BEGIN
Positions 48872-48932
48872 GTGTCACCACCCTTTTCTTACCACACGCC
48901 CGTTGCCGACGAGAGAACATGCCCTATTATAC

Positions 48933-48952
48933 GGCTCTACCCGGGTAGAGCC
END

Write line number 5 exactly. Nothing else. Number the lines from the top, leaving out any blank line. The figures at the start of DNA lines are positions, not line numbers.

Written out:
48933 GGCTCTACCCGGGTAGAGCC